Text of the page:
Natural and Cultural History

About Trinity County 

Trinity County has a rich history of breathtaking sceneries, outdoor recreation, and a wealth of gold. Located in the northwestern part of California, it’s a large, rugged, mountainous, heavily forested county and is the center of a larger region. It has several points of entry, including Siskiyou County to the north, Mendocino County to the south, Shasta County to the east, Humboldt County to the west, and Tehama County to the southeast.   

First Explorers 

Founded in 1850, it takes its name from the Trinity River, named in 1845 by Major Pierson B. Reading, the area’s first recorded explorer. Thinking that the river emptied into the Pacific Ocean at Trinidad Bay, Reading named the river “Trinity,” the English translation of “Trinidad.” However, four years later, while looking for a way to the ocean, two miners discovered that the river flows into the Klamath River, not the sea. 

The Wintu Indians 

Long before the first white men landed on the North American continent, the Trinity County area was a permanent home for the Wintu Indian tribe. Most of the Wintu Indians, as with most California Indian tribes, died off due to smallpox, influenza, and outright extermination, leaving few reminders of their long occupation of the area. 

Trinity County Gold Rush 

Trinity County grew exponentially with the gold rush, which was in full swing by 1850. Miners worldwide came to Weaverville after discovering gold at Sutter’s Mill in Coloma. At this time, more people lived in the area than ever before and have never again been matched.  

By 1853, close to 2,000 Chinese lived and worked in Weaverville. While the Chinese were considered good for the economy, racial tensions with the white miners often flared into incidents. By the 1860s, mining gold began to fade as a source of income, and the Chinese had moved on to work on the transcontinental railroad being constructed across the Sierra California mountains. The only remaining signs of their community are the Weaverville Joss House, museum artifacts, and miles of carefully piled boulders along Trinity Alps streams. 

Post-Gold Rush  

Despite a large amount of placer gold and lode gold deposits, prolific mining ensured that by the early 1900s, most of the gold sources in the area were already exhausted. After the commercial mining stopped, locals focused on ranching, logging, and farming. With the coming of the railroads in the late 1800s, logging and sawmilling became more important local industries than mining. However, traces of placer gold in the river still make for great panning activities, and even today, enthusiasts are often rewarded with quality gold nuggets.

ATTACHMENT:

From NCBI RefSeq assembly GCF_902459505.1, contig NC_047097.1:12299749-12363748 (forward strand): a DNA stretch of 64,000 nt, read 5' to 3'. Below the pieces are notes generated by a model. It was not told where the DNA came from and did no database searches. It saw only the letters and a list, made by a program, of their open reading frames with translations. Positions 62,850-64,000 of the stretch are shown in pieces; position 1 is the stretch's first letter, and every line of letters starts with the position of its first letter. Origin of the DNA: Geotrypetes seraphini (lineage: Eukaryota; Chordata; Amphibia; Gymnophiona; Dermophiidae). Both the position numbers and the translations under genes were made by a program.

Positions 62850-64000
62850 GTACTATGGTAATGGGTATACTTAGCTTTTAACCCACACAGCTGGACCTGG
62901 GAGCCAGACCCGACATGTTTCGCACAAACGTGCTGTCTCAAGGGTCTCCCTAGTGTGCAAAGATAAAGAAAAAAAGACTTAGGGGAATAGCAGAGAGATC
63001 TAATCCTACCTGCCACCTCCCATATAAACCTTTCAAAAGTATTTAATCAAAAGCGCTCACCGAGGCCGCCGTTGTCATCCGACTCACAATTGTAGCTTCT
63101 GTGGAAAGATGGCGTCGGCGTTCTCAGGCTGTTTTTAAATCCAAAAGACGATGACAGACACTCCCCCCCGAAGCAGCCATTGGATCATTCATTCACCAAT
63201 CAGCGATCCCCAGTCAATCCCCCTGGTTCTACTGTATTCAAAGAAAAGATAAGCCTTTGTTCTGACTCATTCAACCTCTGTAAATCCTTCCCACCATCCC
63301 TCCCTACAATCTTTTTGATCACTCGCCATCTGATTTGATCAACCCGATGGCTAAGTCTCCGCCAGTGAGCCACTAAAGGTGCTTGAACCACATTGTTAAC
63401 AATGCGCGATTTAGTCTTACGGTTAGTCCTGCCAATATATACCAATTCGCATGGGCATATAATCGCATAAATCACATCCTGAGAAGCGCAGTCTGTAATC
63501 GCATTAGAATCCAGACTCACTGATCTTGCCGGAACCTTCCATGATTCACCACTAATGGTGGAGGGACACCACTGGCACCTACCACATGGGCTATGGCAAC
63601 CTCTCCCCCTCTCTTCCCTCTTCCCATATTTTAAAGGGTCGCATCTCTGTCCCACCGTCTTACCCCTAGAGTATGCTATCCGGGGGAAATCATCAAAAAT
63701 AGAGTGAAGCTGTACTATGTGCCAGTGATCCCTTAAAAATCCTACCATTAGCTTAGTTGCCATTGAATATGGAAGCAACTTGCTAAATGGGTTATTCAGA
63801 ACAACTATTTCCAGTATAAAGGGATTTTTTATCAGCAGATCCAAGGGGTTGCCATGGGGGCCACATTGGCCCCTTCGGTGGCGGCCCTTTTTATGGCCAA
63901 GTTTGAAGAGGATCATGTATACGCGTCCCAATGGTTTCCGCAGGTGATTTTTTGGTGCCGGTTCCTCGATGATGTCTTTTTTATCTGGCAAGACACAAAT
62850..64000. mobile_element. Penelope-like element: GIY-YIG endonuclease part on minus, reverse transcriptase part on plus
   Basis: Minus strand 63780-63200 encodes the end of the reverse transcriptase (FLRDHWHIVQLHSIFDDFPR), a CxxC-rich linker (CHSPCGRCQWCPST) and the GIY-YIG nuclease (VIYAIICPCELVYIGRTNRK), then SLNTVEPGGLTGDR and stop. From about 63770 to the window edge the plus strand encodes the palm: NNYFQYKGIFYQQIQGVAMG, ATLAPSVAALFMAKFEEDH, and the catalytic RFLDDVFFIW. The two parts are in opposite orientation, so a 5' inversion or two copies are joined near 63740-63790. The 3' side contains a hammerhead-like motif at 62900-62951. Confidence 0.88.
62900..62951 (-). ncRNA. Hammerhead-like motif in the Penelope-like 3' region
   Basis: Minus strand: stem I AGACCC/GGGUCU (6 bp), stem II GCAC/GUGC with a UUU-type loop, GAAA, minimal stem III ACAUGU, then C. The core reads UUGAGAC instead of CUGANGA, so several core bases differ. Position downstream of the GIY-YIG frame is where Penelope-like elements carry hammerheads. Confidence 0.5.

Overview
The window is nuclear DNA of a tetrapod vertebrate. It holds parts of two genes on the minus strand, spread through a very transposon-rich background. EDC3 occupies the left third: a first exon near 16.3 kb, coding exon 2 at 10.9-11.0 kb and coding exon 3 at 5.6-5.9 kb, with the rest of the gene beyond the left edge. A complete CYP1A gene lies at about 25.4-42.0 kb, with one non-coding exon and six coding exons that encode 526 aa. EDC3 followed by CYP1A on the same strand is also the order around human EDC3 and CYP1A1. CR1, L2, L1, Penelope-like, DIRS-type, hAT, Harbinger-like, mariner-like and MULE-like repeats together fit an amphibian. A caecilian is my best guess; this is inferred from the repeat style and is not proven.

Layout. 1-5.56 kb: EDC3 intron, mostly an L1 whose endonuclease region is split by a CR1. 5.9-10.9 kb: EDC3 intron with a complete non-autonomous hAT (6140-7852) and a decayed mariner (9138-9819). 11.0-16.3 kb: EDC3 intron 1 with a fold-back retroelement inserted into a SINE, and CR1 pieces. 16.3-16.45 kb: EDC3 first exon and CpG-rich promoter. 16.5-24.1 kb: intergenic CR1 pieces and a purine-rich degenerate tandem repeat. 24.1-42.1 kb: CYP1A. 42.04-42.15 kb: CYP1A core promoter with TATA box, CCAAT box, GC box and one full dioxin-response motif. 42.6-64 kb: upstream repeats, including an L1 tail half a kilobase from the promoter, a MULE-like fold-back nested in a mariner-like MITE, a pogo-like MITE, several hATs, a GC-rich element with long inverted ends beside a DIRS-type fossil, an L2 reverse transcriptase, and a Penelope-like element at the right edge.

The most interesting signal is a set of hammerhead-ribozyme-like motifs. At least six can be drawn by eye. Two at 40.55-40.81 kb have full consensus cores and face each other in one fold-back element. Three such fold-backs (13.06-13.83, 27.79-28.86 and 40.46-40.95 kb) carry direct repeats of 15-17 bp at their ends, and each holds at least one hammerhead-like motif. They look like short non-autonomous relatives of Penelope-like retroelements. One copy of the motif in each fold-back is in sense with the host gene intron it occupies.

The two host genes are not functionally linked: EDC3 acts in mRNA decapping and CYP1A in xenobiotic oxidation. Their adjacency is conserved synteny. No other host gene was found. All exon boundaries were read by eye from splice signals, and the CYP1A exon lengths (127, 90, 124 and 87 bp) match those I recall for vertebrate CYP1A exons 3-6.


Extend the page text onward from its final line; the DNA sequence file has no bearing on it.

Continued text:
Trinity County Today 

Trinity County residents take pride in its rich historical past and lack of traffic lights, freeways, parking meters, or incorporated cities. Weaverville, the county seat, has the distinction of housing some of California’s oldest buildings. The Joss House is a locally famous Taoist temple built in 1873. The courthouse, built in 1856, is the second oldest in the state, and the Weaverville Drug Store has been filling prescriptions since 1852.  

Today, Trinity County is known for its endless opportunities for outdoor activities, such as toe dabbling, fishing, and gold panning. Largely underdeveloped, the area offers conveniences and creature comforts in a natural environment without the hustle and hassle of more structured recreational communities. For visitors who enjoy leisure, a shady spot awaits them to read, laze, and sleep beside the river current crashing against rocks. Whatever their interests, Trinity County offers adventures and relaxation for everyone in the family.